BUSINESS
By BLOOMBERG NEWS | June 24, 2003
SYDNEY, Australia - Krispy Kreme Doughnuts Inc., known for its hot glazed doughnuts, has opened its first store outside North America near Sydney, aiming for part of the $4.7 billion that Australians spend each year on fast food. The store, in the western Sydney suburb of Penrith, is the first of 30 that Winston-Salem, N.C.-based Krispy Kreme plans to open in Australia in a venture with closely held Borderless Australia Pty. It is in talks to open stores in Japan, Spain and South Korea.
NEWS
By KNIGHT-RIDDER NEWS SERVICE | July 21, 1997
WASHINGTON - When cultural historians reflect on Southern food, they think about grits and fried chicken and chitlins and, of course, Krispy Kreme doughnuts.From Biloxi, Miss., to Charlotte, N.C., and invading the Midwest as far north as Fort Wayne, Ind., these deep-fried sugar- and fat-filled miracles have defined breakfast for millions of Americans.Now, the Smithsonian's National Museum of American History is honoring this culinary icon with an exhibit that illuminates its importance. In the age of the bagel, the old-fashioned donut - as American as peanut butter and jelly - is getting a nod.The museum last week accepted a donation of doughnut artifacts including equipment, memorabilia and documents from Krispy Kreme Doughnut Corp.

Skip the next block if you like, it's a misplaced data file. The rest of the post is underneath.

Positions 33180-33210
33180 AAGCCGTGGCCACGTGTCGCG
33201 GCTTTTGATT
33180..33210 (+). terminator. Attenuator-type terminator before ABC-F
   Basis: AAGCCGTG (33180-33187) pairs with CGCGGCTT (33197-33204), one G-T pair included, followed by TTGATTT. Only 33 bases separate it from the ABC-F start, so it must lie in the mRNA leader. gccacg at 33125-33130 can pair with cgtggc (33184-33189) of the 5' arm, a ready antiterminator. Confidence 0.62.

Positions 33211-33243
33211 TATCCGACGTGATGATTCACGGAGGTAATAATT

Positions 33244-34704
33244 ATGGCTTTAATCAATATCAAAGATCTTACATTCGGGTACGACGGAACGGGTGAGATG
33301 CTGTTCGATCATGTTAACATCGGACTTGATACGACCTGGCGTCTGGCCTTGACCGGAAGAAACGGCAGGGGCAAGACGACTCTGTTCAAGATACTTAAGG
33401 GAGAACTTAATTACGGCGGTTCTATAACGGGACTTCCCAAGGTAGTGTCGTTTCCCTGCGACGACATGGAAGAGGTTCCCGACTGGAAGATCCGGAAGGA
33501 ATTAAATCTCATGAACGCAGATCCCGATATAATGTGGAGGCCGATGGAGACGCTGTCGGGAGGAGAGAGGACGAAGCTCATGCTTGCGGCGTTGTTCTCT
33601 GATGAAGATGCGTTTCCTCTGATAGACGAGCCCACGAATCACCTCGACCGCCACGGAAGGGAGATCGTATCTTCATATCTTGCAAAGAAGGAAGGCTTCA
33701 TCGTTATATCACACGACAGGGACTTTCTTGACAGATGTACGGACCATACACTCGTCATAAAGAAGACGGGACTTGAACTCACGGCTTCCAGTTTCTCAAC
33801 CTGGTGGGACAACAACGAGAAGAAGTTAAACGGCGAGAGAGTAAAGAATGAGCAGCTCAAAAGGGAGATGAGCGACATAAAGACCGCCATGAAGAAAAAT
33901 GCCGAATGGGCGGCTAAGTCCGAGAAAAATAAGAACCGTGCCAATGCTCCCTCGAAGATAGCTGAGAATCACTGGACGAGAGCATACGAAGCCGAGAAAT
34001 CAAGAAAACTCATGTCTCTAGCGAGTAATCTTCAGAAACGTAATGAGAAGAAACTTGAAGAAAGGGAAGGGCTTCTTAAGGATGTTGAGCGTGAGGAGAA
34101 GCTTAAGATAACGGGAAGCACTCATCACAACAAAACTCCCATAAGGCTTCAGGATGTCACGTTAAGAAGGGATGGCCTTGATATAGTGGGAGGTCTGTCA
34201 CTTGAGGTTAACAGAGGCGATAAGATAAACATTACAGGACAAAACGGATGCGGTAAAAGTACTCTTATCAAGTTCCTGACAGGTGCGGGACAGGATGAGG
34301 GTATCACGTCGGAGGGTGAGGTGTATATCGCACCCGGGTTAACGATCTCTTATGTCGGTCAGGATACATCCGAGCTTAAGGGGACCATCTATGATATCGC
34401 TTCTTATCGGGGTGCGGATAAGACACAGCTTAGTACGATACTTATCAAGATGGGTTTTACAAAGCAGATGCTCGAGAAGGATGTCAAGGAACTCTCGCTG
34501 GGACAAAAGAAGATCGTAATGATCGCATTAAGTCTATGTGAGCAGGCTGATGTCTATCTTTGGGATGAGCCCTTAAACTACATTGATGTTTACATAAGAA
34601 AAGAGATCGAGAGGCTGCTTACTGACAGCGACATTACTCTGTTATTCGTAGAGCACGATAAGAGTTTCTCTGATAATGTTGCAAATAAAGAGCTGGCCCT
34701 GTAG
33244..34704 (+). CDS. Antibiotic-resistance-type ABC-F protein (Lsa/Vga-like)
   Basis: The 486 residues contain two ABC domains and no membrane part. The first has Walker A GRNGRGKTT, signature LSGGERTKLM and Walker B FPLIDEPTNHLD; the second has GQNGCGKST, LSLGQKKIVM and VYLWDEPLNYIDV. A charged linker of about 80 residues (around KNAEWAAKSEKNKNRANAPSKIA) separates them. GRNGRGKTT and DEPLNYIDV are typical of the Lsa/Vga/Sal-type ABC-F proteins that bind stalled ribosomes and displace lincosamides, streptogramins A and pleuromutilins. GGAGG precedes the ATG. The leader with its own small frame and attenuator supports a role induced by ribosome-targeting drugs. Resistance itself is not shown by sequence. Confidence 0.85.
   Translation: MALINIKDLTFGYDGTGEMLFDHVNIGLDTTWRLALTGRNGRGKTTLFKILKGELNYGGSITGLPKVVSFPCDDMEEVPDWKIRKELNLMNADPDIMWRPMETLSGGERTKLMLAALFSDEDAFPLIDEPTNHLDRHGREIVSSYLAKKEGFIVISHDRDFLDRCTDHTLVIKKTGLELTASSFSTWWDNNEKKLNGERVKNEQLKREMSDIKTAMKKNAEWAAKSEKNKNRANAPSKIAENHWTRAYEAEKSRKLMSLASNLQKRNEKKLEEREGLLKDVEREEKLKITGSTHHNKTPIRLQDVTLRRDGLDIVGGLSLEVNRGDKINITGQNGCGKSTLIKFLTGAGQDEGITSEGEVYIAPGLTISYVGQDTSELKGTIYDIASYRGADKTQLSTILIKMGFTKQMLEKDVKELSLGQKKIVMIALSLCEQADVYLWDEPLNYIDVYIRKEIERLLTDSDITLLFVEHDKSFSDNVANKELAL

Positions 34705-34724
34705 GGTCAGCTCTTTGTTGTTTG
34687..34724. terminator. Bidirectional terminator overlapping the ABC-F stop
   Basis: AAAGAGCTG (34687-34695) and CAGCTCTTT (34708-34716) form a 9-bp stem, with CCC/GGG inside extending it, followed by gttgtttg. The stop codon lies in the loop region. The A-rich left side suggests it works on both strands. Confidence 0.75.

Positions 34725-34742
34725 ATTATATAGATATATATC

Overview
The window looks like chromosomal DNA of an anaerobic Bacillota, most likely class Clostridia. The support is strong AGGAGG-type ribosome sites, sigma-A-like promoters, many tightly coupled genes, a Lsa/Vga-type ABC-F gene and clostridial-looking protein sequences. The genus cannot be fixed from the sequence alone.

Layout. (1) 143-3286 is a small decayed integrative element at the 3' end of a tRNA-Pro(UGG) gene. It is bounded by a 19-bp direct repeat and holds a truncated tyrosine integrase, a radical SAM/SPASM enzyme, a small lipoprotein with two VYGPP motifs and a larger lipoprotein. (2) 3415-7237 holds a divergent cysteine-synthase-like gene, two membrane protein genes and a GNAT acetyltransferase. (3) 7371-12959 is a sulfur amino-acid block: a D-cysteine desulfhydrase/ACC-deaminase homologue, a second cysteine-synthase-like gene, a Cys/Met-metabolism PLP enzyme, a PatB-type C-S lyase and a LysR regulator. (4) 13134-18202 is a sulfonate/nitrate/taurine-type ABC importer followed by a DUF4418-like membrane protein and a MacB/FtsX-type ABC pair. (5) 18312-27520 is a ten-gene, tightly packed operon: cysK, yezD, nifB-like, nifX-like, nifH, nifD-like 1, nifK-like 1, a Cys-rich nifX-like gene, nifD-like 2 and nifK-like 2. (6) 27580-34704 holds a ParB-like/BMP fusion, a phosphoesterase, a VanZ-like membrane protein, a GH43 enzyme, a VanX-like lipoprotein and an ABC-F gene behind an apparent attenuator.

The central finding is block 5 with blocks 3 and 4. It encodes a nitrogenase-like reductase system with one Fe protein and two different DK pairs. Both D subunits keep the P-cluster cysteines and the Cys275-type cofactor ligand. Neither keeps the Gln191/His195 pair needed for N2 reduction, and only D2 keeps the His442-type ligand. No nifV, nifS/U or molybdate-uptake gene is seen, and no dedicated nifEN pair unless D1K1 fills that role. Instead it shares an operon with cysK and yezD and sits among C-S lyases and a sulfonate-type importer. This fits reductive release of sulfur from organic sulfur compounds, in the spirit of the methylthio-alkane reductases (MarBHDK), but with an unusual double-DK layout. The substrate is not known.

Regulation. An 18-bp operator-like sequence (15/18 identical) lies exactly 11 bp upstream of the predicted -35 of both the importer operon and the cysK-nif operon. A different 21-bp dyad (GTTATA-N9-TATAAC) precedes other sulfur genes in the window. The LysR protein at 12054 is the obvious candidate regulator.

BUSINESS
By Andrew Leckey and Andrew Leckey,Tribune Media Services | February 11, 2007
If you invest in the stocks of consumer-related companies that you personally admire, you can't go wrong. Take Krispy Kreme Doughnuts Inc., for example. Well, maybe not Krispy Kreme, whose stock tanked 66 percent in 2004 and 54 percent in 2005. It has closed nearly 100 stores and just got around to holding its first annual meeting since 2004. Despite evidence of a revival - shares nearly doubled last year - it is a shadow of former sweet expectations. Or let's say you're a do-it-yourselfer who loves shopping at Home Depot Inc. Whoops, not a terrific example either, since its stock declined 5 percent in 2005 and 1 percent last year, significantly underperforming the broader market.